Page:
So the Judiciary is no exception, if they become rogue, we have power as the people of this country to reform them or send them home,” said Mr Odinga in Mombasa on Thursday.
Yesterday, allies of President William Ruto accused Mr Odinga of undermining independent institutions. Nandi Senator Samson Cherargei said the threats could result in a political crisis and anarchy.
He said Azimio was free to initiate reforms but through the provided channels without bashing state officers in public rallies.
“The 2010 constitution is a progressive document. The problem is not these institutions but non-acceptance of election results by Raila. The agenda of Tinga (Raila) is to create crisis and anarchy by undermining institutions yet he has no substantive reasons as to why he wants to do it because he lost the election,” said Mr Cherargei.
The Kenya Kwanza Alliance says reforms touching on public institutions will have to be subjected to public participation to avoid being abused by the political class. Mr Odinga yesterday said the Judiciary has offered itself for capture by the Executive. “Parliament must stand up and preserve our multi-party politics. When the law does not rule, thuggery does. We have a responsibility as Azimio to take charge and use our majority in Parliament to keep this government in check.”
Mr Odinga claimed that the Judiciary, as presently constituted, was already under the capture of the Executive, adding that the recent swearing-in of judges by President Ruto is an attempt to take control of courts.
“There is a push by the Executive to own the Judiciary through illegal actions that amount to bribery, that is why there was a rushed decision to swear in judges and allocate funds to the Judiciary. It is a plain attempt to capture the Judiciary through bribery,” he added.
Mr Kioni said the country has to revert to manual voting and transmission of results to avert what “happened in the concluded elections”.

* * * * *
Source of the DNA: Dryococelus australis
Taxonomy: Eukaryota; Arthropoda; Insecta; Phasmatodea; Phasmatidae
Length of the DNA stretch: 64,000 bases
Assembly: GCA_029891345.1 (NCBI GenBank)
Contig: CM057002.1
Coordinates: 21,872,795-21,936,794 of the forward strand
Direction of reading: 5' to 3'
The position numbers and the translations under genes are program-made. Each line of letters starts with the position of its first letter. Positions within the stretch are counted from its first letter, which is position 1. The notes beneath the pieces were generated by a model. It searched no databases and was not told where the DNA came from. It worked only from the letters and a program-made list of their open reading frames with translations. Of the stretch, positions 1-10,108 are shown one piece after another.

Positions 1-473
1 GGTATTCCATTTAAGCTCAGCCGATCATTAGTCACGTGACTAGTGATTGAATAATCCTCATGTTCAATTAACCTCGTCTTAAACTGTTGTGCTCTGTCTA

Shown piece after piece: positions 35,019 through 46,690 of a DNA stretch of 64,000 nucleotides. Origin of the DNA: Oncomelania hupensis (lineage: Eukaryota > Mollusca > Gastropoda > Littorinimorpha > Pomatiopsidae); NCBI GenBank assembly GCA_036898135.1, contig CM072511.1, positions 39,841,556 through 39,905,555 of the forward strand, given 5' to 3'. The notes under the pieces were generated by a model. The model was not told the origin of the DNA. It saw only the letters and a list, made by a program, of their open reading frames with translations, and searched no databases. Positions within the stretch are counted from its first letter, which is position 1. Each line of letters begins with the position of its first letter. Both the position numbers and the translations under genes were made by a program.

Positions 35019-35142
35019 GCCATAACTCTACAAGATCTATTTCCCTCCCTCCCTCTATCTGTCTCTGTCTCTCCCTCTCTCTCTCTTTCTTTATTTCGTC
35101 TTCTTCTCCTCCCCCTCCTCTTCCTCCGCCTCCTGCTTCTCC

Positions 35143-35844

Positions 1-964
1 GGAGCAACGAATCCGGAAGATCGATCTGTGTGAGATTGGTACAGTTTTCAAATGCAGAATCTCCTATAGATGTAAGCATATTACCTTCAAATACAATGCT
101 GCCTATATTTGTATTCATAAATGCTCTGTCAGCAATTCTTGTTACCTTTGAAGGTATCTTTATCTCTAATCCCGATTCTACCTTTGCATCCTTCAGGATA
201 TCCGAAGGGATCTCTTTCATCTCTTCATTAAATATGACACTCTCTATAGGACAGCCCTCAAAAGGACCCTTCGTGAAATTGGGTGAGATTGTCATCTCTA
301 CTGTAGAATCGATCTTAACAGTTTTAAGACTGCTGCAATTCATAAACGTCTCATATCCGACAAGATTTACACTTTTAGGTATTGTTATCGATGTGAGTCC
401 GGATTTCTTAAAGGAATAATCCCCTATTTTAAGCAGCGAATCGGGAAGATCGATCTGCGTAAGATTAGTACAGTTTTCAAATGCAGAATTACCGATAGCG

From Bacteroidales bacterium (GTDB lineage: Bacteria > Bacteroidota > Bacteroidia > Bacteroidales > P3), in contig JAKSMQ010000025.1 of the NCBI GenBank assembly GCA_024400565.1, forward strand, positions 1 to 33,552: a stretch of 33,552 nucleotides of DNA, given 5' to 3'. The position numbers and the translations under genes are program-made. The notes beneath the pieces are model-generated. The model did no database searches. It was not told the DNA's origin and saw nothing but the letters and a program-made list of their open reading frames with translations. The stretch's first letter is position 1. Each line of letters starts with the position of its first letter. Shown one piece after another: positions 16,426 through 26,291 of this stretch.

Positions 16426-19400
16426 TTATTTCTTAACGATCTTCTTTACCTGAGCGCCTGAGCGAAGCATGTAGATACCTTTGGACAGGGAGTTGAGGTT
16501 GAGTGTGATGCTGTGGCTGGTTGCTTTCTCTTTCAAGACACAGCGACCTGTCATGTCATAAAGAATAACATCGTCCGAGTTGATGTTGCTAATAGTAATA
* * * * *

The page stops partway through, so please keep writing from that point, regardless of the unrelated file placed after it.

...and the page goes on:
He said it is only through manual elections that the outcome will not be remotely determined by hired foreigners.
“Without any doubt, we will join hands to reform IEBC so that we don’t have a system that can be remotely controlled. Electronic voting can be manipulated but still present figures that look genuine. There are many developed countries that started with electronic election but reverted to manual after they realised the mess,” said Mr Kioni. He claimed that the Judiciary has been heavily infiltrated, citing the Supreme Court ruling on the presidential election.
Mr Kioni said strong words used by the court were unprecedented and sign that the Judiciary has been infiltrated.
“How can the Judiciary be so arrogant to the extent of insulting the petitioners? Those things tell you that the system has been infiltrated from somewhere. There are many people who want to petition; how do you appear before such an institution if they can see your petition as hot air and wild goose chase?” posed Mr Kioni.
Mr Muriithi said the reforms they seek are for posterity and to ensure voters have confidence in the electoral process.
He said the fact that commissioners and other senior IEBC staff end up resigning after elections was a sign of governance dysfunctionality at IEBC.
“This is a breakdown in governance. IEBC requires review and reforms in its structure. One needs to look at the work of IEBC. It needs deep institutional reforms,” said Mr Muriithi.